She’s back. Fresh from her spree of revenge killings in the first film, Yuki returns in a second Lady Snowblood film from director Toshiya Fujita. To recap quickly, for those who don’t remember the first film: A young husband is murdered and his wife tortured and raped by a gang of profiteers. She swears vengeance, but only manages to do away with one of them before she is caught and sent to prison. While in prison, she gives birth to Yuki, who (despite being a girl) takes on the burden of revenge for her, becoming Lady Snowblood: a beautiful yet cold young lady with a sword cunningly hidden in a parasol.
This story begins with Yuki (Meiko Kaji) on the run, hunted by the police (“You won’t get away this time, Lady Snowblood!”) for the killing spree chronicled in the first film. They seem pretty inept, though: occasionally they catch up with her, only to attack her one at a time, rather slowly. One day, however, it all becomes too much: throwing down her sword, she submits to the authority of the government and is sentenced to death for her crimes.
As she’s on her way to the gallows, though, she’s set free by a group of men working for the villainously white-gloved Kikui (Shin Kishida), the head of the secret police. She’s offered her freedom in return for a job that requires her skills as an assassin: she must kill a politically-dangerous anarchist named Tokunaga Ransui (played by Itami Juzo) and recover a sensitive document from him.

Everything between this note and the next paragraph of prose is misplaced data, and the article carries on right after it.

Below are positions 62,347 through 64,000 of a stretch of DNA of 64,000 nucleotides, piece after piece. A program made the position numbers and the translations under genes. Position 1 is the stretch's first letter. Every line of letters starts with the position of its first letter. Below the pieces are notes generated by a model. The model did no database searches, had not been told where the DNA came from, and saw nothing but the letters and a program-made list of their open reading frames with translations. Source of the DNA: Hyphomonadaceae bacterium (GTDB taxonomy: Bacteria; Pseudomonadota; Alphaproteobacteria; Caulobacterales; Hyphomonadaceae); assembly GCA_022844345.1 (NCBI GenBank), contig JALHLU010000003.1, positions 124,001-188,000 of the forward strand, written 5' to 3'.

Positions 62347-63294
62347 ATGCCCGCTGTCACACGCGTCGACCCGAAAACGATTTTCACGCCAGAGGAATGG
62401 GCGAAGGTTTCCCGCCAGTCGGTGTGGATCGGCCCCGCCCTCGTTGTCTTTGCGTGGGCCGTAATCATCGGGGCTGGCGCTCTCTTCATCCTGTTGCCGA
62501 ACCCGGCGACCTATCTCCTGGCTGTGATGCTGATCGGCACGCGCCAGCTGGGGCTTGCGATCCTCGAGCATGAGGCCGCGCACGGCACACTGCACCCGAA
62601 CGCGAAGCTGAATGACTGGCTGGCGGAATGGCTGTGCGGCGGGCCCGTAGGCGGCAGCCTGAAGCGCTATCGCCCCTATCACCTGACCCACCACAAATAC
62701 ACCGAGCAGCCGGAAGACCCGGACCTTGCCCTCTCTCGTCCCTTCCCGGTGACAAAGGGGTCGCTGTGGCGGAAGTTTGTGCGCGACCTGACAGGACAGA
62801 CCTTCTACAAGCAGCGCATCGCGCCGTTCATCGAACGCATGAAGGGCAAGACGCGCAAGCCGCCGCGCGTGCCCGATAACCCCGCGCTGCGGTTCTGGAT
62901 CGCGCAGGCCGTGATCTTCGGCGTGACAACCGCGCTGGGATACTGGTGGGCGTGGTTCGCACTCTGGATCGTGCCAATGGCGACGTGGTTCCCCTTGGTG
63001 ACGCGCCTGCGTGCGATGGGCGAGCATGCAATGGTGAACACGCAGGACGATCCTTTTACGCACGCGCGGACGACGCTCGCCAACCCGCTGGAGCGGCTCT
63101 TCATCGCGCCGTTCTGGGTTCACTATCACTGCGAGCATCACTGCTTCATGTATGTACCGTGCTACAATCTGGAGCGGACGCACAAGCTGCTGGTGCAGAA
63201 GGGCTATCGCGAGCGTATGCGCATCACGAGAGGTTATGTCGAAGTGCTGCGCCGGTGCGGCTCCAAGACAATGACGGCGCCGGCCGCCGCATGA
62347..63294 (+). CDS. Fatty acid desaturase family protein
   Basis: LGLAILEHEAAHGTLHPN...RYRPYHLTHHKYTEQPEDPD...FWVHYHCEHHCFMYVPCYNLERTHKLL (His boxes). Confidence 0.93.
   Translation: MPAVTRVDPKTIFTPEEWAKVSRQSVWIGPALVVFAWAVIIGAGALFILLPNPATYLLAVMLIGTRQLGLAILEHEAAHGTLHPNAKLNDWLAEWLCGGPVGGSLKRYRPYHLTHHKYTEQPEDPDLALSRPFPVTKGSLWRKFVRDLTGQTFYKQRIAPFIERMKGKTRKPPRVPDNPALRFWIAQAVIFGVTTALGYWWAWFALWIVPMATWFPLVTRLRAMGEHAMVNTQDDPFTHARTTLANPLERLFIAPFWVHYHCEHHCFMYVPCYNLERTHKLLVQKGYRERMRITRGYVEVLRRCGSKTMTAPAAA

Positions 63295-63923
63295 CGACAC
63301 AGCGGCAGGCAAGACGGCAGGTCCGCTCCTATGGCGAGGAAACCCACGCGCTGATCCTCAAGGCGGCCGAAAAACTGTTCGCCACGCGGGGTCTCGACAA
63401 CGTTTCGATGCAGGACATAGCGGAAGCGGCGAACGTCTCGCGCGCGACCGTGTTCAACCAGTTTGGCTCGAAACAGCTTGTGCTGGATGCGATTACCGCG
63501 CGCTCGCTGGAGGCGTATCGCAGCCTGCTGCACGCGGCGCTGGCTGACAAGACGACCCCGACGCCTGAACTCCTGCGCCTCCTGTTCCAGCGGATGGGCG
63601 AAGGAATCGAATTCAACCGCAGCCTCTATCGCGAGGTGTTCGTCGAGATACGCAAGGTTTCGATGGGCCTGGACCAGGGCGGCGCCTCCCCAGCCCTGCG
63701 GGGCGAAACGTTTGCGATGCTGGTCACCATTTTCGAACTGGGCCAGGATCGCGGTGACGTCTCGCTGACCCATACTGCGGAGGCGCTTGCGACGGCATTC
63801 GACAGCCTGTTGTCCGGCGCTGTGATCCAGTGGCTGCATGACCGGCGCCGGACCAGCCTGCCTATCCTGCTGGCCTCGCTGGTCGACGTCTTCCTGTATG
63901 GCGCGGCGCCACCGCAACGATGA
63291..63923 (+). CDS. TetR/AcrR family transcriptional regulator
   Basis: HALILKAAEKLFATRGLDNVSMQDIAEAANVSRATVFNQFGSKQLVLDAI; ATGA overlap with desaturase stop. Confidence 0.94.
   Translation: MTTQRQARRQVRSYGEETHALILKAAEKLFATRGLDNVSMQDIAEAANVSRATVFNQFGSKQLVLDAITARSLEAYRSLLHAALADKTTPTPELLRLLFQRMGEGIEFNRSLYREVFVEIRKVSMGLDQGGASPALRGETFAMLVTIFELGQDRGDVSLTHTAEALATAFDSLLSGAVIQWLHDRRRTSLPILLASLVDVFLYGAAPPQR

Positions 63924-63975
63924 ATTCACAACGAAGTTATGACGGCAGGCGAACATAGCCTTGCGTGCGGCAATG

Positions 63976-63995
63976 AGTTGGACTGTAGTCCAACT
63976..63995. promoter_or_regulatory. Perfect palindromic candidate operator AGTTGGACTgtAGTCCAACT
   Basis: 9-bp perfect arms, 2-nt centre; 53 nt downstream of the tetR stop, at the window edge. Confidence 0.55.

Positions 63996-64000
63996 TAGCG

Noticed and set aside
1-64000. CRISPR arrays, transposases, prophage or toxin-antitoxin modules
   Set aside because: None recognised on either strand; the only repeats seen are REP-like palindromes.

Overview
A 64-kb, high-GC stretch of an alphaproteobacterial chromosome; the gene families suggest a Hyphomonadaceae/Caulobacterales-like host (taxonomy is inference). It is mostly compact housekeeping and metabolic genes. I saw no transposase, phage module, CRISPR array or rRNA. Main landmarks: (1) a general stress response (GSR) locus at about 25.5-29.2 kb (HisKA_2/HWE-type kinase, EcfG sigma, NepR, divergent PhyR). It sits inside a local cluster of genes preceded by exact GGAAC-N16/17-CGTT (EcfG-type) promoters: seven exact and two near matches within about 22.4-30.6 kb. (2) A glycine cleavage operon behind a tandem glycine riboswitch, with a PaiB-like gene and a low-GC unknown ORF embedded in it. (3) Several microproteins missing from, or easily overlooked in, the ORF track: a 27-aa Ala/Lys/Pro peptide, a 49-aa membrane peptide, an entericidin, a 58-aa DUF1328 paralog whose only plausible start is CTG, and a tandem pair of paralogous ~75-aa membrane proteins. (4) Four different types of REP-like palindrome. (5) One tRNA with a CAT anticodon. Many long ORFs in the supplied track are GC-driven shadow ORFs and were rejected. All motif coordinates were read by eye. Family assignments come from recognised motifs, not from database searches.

Yuki accepts, and joins Tokunaga’s household as a maid, so she can locate the document and watch for a good opportunity to put her skills to use. There. That’s all I’m saying, on the storyline — like the first film, Love Song of Vengeance presents the audience with a number of twists and turns to keep the story unpredictable. The characters are also difficult to pin down: in particular, characters on “the good side” that would be paragons of virtue in a Hollywood film are given vices and prejudices. The evil characters, though, remain thoroughly evil in an interestingly white-gloved, facially-scarred kind of way.
Love Song of Vengeance retains Lady Snowblood’s visual style, as well: most of the sets and costumes are brightly coloured and intricate, with some fine composition (though it didn’t feel as full of starkly arresting images as the first film). Two of the early fight sequences as Yuki escapes from the police are particularly impressive: one’s an extended single-shot chase sequence with Yuki running down a lane towards the camera and fighting off attackers as she runs; the other is on a beach, with Yuki standing alone on the sand encircled by policemen.
I enjoyed Love Song of Vengeance. It’s perhaps not as good a film as its predecessor, but it’s well-made and worth watching if you enjoyed Lady Snowblood’s exploits the first time around.